FAA finalizes regs for commercial use of drones

UAS pilots must keep aircraft within visual line of sight

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drone in sky

WASHINGTON  — The Department of Transportation’s Federal Aviation Administration finalized the first operational rules (link opens .pdf of rule summary) for routine commercial use of small unmanned aircraft systems (UAS or “drones”) June 21. The rules do not affect drone operated for hobby or recreational purposes.

“With this new rule, we are taking a careful and deliberate approach that balances the need to deploy this new technology with the FAA’s mission to protect public safety,” said FAA Administrator Michael Huerta. “But this is just our first step. We’re already working on additional rules that will expand the range of operations.”

Commercial use

The new rule, which takes effect in late August, offers safety regulations for unmanned aircraft drones weighing less than 55 pounds that are conducting non-hobbyist operations.

The regulations require pilots to keep an unmanned aircraft within visual line of sight. Operations are allowed during daylight and during twilight if the drone has anti-collision lights.

Under the final rule, the person actually flying a drone must be at least 16 and have a remote pilot certificate with a small UAS rating, or be directly supervised by someone with such a certificate. The TSA will conduct a security background check of all remote pilot applications prior to issuance of a certificate.

The new regulations also address height and speed restrictions and other operational limits, such as prohibiting flights over unprotected people on the ground who aren’t directly participating in the UAS operation. The FAA is offering a process to waive some restrictions if an operator proves the proposed flight will be conducted safely under a waiver.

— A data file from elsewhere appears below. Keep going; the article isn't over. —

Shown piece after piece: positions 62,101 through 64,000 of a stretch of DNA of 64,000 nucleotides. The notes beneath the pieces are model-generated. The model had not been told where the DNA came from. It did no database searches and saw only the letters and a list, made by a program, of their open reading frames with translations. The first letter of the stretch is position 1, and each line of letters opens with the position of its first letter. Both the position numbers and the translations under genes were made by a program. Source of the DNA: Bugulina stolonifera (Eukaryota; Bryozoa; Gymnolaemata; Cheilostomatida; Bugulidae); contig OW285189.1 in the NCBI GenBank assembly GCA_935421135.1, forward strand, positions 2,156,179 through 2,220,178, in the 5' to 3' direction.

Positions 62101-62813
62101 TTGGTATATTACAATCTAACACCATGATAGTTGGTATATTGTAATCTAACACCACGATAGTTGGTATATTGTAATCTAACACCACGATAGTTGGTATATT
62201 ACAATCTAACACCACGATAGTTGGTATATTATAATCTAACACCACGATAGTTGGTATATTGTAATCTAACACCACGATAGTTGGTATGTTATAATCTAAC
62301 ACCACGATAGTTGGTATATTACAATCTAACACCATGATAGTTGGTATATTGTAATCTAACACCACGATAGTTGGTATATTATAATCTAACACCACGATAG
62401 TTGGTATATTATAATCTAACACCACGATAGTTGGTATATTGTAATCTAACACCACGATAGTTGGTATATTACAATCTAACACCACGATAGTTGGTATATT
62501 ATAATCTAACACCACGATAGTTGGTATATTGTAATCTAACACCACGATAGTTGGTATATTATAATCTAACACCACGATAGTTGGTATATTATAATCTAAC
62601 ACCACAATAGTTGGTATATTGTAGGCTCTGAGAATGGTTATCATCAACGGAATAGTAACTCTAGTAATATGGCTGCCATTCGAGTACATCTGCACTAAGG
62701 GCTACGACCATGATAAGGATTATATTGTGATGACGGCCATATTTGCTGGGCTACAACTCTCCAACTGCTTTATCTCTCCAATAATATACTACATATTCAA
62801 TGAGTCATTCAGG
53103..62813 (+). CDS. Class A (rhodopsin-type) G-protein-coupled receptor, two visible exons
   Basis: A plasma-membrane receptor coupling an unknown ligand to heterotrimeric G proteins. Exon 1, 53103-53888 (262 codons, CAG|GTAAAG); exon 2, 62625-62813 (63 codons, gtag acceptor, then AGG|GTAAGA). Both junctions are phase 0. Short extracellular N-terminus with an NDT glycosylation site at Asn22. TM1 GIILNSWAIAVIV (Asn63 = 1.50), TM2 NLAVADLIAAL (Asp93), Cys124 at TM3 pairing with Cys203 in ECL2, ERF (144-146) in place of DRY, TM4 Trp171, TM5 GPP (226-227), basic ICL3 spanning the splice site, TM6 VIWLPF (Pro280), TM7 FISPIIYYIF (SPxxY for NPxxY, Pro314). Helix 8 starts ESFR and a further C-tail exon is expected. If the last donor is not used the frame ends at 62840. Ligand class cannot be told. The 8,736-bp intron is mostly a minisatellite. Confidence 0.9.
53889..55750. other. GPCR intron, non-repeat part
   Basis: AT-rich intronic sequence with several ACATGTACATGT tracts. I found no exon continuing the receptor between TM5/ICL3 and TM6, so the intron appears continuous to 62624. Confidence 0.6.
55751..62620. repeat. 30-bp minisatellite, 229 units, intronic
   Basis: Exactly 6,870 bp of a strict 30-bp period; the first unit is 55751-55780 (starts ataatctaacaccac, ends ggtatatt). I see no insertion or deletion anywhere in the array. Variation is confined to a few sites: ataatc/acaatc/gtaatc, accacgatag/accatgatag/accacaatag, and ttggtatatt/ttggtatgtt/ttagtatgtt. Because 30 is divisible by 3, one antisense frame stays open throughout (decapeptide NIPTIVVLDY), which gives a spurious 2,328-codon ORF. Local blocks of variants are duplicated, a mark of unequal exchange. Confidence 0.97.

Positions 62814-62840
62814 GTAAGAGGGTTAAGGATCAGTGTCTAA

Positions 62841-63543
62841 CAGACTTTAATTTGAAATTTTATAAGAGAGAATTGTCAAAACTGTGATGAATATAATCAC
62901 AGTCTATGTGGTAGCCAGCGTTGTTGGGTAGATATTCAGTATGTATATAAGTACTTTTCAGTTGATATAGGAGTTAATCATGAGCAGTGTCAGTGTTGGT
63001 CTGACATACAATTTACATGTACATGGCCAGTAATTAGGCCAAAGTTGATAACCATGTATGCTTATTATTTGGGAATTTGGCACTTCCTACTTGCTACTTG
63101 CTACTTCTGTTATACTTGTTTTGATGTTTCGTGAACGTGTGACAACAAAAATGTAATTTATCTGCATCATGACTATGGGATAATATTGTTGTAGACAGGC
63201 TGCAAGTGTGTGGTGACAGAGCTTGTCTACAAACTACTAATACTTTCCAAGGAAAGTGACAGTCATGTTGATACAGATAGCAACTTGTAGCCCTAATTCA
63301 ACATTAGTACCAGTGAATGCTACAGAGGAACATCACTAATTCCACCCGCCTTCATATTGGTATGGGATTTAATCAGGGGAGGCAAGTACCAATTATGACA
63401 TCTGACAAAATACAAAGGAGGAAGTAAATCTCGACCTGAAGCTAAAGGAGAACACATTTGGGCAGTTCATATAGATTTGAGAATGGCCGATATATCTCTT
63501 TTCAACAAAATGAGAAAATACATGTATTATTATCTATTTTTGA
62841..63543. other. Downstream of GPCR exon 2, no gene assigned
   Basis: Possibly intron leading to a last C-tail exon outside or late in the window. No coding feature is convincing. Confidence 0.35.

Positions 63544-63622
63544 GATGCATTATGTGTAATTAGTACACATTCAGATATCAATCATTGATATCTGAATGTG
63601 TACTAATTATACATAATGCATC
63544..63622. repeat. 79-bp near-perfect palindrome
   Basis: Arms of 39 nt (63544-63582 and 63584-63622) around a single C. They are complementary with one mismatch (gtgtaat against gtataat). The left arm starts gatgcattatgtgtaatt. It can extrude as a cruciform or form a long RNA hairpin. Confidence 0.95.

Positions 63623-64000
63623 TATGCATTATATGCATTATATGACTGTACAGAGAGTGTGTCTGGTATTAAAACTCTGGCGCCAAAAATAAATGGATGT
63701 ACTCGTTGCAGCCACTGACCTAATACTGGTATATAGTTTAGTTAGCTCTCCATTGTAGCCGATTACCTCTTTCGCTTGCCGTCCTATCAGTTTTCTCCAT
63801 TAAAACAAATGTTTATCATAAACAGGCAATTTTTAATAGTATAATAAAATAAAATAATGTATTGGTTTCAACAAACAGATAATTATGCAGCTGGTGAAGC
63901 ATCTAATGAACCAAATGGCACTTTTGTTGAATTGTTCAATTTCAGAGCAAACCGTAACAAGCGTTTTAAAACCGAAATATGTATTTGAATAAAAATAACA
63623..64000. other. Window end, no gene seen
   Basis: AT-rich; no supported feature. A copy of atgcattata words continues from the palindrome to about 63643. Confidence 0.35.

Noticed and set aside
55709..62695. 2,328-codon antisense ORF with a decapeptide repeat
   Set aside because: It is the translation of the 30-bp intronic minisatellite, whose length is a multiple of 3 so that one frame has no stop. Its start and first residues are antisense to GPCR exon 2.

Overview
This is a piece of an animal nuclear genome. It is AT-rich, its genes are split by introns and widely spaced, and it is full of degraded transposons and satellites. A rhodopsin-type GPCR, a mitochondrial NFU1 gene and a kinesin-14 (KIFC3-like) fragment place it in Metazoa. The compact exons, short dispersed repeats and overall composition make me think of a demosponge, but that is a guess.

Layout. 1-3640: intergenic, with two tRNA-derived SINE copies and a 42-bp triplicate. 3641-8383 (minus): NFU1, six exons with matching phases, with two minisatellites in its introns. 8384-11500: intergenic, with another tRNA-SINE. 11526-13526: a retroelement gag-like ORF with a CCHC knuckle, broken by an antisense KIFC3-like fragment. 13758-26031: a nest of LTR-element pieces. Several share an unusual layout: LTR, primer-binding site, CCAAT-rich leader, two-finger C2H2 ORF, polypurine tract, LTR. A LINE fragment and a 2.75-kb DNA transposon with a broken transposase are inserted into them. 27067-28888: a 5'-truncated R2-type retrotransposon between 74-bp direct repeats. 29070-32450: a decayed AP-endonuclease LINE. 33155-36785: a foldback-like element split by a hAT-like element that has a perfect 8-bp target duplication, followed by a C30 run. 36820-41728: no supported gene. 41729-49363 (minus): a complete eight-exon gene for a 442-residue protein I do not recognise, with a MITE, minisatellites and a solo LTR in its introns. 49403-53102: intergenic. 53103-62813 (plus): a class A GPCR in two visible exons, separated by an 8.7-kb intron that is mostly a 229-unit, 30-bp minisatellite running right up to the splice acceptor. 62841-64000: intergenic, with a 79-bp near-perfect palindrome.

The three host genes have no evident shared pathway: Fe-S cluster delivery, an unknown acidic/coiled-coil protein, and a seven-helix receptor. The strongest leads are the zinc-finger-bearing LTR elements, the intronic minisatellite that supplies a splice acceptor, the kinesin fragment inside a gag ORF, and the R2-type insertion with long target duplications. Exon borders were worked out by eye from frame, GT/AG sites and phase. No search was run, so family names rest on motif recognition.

Operators are responsible for ensuring a drone is safe before flying, but the FAA is not requiring small UAS to comply with current agency airworthiness standards or aircraft certification. Instead, the remote pilot will simply have to perform a preflight visual and operational check of the small UAS to ensure that safety-pertinent systems are functioning property. This includes checking the communications link between the control station and the UAS.

Privacy issues

Although the new rule does not specifically deal with privacy issues in the use of drones, and the FAA does not regulate how UAS gather data on people or property, the FAA is acting to address privacy considerations in this area.

The FAA strongly encourages all UAS pilots to check local and state laws before gathering information through remote sensing technology or photography.

The rules ease the burden on businesses that want to use drones, but Jamie Nafziger, a partner at the international law firm Dorsey & Whitney, said the rules still require FAA pre-approval for more extensive commercial uses.

“For instance, if someone wants to fly a drone over their farm for use in precision agriculture, these new rules make doing that much easier,” Nafziger said. “On the other hand, if someone wants to fly over crowds of people or carry significant payloads, they will still need a waiver from the FAA as they have since September 2014.”

Use of drones to inspect pipelines, aerial power lines, or mines, will also require a waiver unless it can be done in line of sight from the ground or from a moving land vehicle in a sparsely populated area, Nafziger said.